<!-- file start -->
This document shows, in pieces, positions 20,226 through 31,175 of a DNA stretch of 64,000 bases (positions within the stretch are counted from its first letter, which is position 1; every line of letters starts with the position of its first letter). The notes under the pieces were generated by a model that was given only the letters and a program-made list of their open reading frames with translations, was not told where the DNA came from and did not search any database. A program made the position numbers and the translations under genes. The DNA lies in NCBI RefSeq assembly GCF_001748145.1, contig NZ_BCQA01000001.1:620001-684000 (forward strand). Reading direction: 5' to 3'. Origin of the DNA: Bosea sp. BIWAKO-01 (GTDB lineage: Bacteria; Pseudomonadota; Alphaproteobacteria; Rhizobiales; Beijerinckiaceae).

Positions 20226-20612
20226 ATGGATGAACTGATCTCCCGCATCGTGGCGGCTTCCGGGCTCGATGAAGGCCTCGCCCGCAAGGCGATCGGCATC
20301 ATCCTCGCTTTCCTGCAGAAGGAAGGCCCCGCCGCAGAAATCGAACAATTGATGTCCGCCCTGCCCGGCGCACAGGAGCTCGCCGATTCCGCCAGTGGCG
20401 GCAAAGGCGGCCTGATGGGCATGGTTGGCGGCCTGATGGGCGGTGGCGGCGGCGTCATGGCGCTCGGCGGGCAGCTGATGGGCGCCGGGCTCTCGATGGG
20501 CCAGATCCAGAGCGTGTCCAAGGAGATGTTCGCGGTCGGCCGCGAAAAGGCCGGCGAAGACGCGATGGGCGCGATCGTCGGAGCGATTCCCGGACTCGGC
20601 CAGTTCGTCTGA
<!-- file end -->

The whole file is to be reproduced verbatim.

This document shows, in pieces, positions 20,226 through 31,175 of a DNA stretch of 64,000 bases (positions within the stretch are counted from its first letter, which is position 1; every line of letters starts with the position of its first letter). The notes under the pieces were generated by a model that was given only the letters and a program-made list of their open reading frames with translations, was not told where the DNA came from and did not search any database. A program made the position numbers and the translations under genes. The DNA lies in NCBI RefSeq assembly GCF_001748145.1, contig NZ_BCQA01000001.1:620001-684000 (forward strand). Reading direction: 5' to 3'. Origin of the DNA: Bosea sp. BIWAKO-01 (GTDB lineage: Bacteria; Pseudomonadota; Alphaproteobacteria; Rhizobiales; Beijerinckiaceae).

Positions 20226-20612
20226 ATGGATGAACTGATCTCCCGCATCGTGGCGGCTTCCGGGCTCGATGAAGGCCTCGCCCGCAAGGCGATCGGCATC
20301 ATCCTCGCTTTCCTGCAGAAGGAAGGCCCCGCCGCAGAAATCGAACAATTGATGTCCGCCCTGCCCGGCGCACAGGAGCTCGCCGATTCCGCCAGTGGCG
20401 GCAAAGGCGGCCTGATGGGCATGGTTGGCGGCCTGATGGGCGGTGGCGGCGGCGTCATGGCGCTCGGCGGGCAGCTGATGGGCGCCGGGCTCTCGATGGG
20501 CCAGATCCAGAGCGTGTCCAAGGAGATGTTCGCGGTCGGCCGCGAAAAGGCCGGCGAAGACGCGATGGGCGCGATCGTCGGAGCGATTCCCGGACTCGGC
20601 CAGTTCGTCTGA